Tag Archives: Parkinson’s Action Network
by Amy Comstock Rick, CEO of Parkinson’s Action Network
Parkinson’s disease is a chronic, progressive neurological disorder and the second most prevalent degenerative neurological disease after Alzheimer’s. So far this year, people all over the country have honored loved ones with Parkinson’s disease by helping the Parkinson’s Action Network (PAN) and the other national Parkinson’s disease organizations spread awareness of the disease and its impact on our nation.
PAN, a nonprofit advocacy organization based in Washington, DC, would like thank the hundreds of grassroots advocates who have already asked their local and state governments to proclaim April as Parkinson’s Awareness Month. A sampling of all local proclamations can be found on the PAN website, and you can view images of our grassroots leaders receiving their proclamations from council members, mayors and governors around the country. PAN is also thrilled that our representatives in the U.S. Senate proclaimed April Parkinson’s Awareness Month.
So why is an awareness month important? Continue reading →
The genesis of the Parkinson’s Action Network goes back to 1987, four years before the organization’s founding. That year, Joan Samuelson left a career in law after being diagnosed with Parkinson’s disease; she threw her might into advocating for people living with Parkinson’s. Four years later, PAN was born, and its successful advocacy continues today.
The Parkinson’s Action Network (PAN) is a unique organization in the patient advocacy world. PAN represents the entire Parkinson’s community on funding and quality of life policy priorities for those living with the disease. PAN works with other national Parkinson’s organizations and is the only organization addressing government programs and policies that impact the Parkinson’s community.
“We’ve worked on a vision that if our community came together on policy issues, with one, singular voice, we would be much more effective,” said PAN CEO Amy Comstock Rick, JD, who became a Research!America Board member in March. “Really in the last 10 years, we’ve been able to effectively achieve that mission so that PAN is the only organization in the Parkinson’s community that works on policy issues, even though we have a number of national organizations.” Continue reading →
Parkinson’s disease affects millions of people worldwide. Patient advocacy groups like the Parkinson’s Disease Foundation and the Parkinson’s Action Network provide resources to patients and advocacy tools to promote more research on this devastating disease. PDF has a toolkit to empower advocates and patients to spread the word, educate themselves and others and learn more about Parkinson’s research funded by PDF.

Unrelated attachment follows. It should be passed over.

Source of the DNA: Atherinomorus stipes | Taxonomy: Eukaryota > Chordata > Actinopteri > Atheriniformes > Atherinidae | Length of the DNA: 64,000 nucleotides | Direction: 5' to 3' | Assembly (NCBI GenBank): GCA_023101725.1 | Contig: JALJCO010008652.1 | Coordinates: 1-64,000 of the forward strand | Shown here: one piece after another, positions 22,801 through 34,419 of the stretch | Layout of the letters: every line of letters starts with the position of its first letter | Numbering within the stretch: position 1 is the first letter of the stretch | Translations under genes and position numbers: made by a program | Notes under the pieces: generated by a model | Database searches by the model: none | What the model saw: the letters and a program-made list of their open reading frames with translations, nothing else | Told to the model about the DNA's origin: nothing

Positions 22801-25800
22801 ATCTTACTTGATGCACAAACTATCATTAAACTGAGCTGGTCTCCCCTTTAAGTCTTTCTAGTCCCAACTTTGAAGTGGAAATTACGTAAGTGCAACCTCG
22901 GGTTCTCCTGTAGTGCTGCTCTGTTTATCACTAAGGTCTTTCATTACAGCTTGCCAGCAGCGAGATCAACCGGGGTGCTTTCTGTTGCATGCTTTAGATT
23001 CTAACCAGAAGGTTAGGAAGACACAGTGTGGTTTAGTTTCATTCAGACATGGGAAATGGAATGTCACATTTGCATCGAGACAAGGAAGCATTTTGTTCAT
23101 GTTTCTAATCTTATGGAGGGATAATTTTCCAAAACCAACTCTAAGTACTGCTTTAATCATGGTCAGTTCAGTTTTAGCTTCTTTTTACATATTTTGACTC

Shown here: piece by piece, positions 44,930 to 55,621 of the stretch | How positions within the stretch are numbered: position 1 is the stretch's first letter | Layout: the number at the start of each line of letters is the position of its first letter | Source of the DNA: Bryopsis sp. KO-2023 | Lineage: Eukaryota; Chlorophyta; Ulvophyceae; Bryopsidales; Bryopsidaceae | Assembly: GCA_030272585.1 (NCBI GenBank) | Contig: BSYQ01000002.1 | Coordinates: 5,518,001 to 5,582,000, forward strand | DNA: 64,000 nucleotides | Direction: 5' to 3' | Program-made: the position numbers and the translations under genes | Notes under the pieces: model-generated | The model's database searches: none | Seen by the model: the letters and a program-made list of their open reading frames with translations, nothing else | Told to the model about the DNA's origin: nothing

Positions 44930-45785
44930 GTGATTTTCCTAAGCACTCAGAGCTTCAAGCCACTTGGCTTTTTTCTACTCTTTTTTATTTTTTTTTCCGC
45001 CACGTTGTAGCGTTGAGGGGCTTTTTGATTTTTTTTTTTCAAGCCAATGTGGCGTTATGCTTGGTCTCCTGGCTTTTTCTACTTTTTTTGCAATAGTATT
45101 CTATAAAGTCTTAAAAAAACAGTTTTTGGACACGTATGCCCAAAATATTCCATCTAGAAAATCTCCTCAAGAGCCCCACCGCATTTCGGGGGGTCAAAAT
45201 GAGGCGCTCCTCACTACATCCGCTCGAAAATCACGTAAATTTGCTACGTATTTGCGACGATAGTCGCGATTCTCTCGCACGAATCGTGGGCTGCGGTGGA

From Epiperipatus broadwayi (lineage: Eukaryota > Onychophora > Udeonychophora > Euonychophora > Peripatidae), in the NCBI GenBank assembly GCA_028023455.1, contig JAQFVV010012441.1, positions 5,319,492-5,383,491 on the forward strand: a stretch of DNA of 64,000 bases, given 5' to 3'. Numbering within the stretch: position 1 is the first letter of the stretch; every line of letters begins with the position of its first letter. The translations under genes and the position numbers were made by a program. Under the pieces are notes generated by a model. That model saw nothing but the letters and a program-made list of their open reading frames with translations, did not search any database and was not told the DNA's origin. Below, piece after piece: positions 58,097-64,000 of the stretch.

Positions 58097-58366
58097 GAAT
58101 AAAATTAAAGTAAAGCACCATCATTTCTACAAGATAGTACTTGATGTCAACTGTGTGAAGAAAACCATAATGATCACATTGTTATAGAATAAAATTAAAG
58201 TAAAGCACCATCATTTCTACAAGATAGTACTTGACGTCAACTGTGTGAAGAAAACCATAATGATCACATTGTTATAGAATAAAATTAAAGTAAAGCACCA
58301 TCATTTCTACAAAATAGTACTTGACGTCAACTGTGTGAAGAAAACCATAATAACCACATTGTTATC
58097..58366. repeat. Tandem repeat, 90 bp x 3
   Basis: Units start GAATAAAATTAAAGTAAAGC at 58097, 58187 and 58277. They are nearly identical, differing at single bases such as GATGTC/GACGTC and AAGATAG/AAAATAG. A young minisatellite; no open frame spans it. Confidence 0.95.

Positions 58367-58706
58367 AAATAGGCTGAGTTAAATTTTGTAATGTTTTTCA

Meanwhile, PAN is urging advocates to contact their representatives in Congress to support a bipartisan effort to increase funding for the National Institutes of Health; you can also plant a virtual tulip in honor of a loved one and make a contribution to PAN in their honor.
Survivor Margaret Tennent writes on PDF’s patient stories what it is like to live with Parkinson’s:
Research!America President and CEO Mary Woolley joins James “J.P.” Paluskiewicz, deputy chief of staff to Rep. Michael Burgess, MD (R-TX); Cynthia Rice, vice president for government relations, Juvenile Diabetes Research Foundation; Israel Robledo, Parkinson’s Action Network Texas state director; and Lisa Shulman, MD, professor of neurology, University of Maryland in a panel discussion about the power of research advocacy. The panel, hosted by Parkinson’s Action Network and moderated by PAN CEO and Research!America Board member Amy Comstock Rick, JD, discusses how to be an effective advocate and communicate effectively with congressional staff to achieve your advocacy goal.
When asked what makes a good advocate, Woolley advises that we must clearly articulate our case, listen to the decision makers’ questions and answer them as best we can. We should be authentic and personal in our communications. Woolley also notes in her comments that many people can be advocates; in fact, public opinion polls show that the public expects patients, researchers and clinicians to all participate alongside Congress in shaping policy.
For advocates who can’t make it to Washington, DC, Woolley has practical advice on ways to advocate from home. During the congressional recess, lawmakers and their staff typically schedule meetings in their district offices with constituents and hold town halls. Advocates should try to meet with their representatives when they’re home for the recess, tell their personal stories related to research to local media, and submit letters to the editor in hometown papers to spread the message. Support for medical research is one of many advocacy topics discussed on Capitol Hill; hearing the same message from a home district shows our representatives how important the issue is to their constituents. And don’t underestimate the impact of a single email or phone call; the volume and passion of the advocacy message for medical research matters.
Woolley also talks about the need to remember the long-term goal and that this is “an iterative process.” There will be steps forward as well as apparent failures, but we can learn from everything. And with reduced funding for research under sequestration, it is important that medical research advocates continue to work together to promote research advocacy as a whole — not promote one disease or area of research over another — for the benefit of the entire research community and health of Americans.
Advocates should be aware that there is a Congressional recess this week and next, making this an opportune time to speak with your representatives at home!
Watch the full panel discussion for insight and advice from other panel members.
Dear Research Advocate,
Sequestration is barreling down on us. With the clock ticking to March 1, there are disturbing indications that Members of Congress on both sides of the aisle are prepared to let sequestration move forward. It sounds much too painless to make cuts to a category called “discretionary” — the very word invites belt-tightening — not to mention that this blanket term masks the importance of the programs that would again be damaged (the Budget Control Act took the first swipe at them, and the fiscal cliff agreement, the second). We need to unleash the power of advocacy to put human faces on the rhetoric. We know the reasons research can’t be cut without severe consequences, but do your senators and your representative? It is especially timely to stress the point, made more critical as we heard the news about a decline in GDP, that boosting research investment catalyzes a growth economy.